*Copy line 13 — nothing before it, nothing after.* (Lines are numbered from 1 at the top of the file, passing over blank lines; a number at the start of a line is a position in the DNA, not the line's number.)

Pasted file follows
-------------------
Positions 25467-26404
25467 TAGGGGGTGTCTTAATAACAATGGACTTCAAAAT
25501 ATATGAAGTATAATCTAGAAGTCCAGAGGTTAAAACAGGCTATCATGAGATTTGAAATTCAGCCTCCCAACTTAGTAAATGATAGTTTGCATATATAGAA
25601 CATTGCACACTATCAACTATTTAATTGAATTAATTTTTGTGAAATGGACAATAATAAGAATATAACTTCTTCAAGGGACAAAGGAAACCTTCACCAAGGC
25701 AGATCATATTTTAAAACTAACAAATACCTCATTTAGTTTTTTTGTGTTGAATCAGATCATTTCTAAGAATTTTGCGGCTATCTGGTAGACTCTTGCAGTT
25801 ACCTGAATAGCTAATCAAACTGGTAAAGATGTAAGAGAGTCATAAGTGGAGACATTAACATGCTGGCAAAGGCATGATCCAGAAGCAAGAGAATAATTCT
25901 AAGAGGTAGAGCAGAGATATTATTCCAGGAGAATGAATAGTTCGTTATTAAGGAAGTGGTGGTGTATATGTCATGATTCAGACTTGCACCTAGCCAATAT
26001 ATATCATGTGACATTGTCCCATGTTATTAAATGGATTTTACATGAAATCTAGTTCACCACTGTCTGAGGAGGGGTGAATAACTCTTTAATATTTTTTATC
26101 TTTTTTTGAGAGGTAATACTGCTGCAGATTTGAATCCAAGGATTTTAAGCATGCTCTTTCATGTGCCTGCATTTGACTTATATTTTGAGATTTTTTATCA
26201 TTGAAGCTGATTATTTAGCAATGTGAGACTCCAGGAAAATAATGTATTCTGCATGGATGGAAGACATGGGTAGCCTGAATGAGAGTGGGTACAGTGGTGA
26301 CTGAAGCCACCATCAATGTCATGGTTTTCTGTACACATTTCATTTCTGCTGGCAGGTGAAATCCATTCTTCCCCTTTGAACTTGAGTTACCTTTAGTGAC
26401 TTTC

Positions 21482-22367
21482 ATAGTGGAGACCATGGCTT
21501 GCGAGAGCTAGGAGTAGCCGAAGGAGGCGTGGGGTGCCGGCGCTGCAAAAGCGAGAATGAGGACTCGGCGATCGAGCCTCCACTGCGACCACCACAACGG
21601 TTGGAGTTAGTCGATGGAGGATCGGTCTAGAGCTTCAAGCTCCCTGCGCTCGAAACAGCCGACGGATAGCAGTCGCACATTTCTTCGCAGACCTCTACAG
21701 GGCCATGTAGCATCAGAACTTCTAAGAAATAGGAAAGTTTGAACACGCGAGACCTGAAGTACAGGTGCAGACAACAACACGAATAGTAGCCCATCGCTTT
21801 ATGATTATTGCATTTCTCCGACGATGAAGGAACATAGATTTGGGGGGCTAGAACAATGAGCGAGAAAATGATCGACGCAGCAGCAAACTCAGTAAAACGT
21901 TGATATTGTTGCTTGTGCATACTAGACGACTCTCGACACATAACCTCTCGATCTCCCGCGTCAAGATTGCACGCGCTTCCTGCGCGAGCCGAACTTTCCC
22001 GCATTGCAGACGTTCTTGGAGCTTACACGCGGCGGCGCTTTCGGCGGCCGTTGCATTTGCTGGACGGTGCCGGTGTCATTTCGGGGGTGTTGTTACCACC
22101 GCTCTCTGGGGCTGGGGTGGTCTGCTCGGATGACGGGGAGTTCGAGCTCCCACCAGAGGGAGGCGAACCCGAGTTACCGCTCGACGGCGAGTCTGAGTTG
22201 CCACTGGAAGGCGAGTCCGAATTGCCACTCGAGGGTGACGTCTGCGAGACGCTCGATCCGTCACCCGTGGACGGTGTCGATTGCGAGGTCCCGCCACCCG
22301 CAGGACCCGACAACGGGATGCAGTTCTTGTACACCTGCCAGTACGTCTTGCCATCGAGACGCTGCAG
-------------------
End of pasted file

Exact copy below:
Positions 21482-22367